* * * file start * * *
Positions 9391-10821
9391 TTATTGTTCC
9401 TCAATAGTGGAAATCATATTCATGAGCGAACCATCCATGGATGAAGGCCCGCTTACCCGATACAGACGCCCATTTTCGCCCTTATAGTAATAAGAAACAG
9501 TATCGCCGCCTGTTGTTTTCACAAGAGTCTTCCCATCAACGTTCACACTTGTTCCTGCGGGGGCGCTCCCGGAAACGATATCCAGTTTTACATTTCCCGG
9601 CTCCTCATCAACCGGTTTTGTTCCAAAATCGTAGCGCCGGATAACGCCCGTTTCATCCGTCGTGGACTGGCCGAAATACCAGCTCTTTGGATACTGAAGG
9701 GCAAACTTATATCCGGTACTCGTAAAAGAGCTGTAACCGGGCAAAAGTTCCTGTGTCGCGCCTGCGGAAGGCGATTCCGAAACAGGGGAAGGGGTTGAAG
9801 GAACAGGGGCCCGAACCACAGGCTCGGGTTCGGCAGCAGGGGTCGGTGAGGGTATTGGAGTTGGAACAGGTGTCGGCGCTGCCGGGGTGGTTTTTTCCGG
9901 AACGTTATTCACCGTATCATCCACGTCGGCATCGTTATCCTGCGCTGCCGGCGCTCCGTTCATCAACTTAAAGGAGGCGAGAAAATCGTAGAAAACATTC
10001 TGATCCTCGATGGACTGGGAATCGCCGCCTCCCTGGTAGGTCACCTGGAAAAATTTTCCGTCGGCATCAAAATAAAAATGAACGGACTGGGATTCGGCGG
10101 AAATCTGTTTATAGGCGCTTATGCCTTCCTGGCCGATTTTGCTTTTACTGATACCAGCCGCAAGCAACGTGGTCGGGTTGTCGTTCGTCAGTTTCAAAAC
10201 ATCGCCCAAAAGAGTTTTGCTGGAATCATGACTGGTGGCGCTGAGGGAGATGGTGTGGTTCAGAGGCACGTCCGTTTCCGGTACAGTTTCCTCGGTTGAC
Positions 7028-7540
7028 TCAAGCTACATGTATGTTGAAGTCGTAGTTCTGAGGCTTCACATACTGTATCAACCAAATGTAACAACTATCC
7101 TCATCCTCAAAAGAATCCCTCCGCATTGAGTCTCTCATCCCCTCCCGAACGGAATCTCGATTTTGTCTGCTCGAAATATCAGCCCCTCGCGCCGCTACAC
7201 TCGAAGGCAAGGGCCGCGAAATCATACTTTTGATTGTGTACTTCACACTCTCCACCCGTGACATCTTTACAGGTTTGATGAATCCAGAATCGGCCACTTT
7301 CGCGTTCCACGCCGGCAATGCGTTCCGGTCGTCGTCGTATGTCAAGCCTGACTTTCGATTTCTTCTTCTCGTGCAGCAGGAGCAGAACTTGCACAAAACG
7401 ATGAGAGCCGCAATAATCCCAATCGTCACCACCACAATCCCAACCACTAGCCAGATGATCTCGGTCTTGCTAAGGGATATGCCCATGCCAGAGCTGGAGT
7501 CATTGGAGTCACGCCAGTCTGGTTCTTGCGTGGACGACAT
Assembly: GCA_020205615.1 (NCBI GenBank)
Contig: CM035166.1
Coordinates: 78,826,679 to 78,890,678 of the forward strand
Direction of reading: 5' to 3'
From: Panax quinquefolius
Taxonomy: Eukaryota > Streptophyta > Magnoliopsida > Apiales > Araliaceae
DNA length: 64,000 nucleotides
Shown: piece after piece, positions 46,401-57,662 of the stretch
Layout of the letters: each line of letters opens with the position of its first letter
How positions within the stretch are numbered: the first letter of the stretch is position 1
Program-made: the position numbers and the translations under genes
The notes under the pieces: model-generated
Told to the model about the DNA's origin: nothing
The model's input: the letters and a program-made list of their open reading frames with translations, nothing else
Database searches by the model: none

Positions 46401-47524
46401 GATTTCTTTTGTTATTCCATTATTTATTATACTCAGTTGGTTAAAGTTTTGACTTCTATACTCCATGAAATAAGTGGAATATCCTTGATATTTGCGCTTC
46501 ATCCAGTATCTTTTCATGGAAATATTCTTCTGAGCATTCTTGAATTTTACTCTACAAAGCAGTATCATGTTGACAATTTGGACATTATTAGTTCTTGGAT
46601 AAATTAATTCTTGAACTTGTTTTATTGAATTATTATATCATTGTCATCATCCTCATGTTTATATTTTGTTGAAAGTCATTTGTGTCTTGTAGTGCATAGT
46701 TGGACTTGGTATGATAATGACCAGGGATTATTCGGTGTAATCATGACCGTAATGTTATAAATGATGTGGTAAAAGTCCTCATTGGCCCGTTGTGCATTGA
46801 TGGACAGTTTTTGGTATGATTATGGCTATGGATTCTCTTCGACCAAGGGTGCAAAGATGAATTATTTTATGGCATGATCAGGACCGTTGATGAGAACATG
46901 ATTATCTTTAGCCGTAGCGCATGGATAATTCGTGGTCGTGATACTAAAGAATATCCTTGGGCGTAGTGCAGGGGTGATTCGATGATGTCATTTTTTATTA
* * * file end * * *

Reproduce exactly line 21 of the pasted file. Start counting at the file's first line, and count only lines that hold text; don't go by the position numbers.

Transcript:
Coordinates: 78,826,679 to 78,890,678 of the forward strand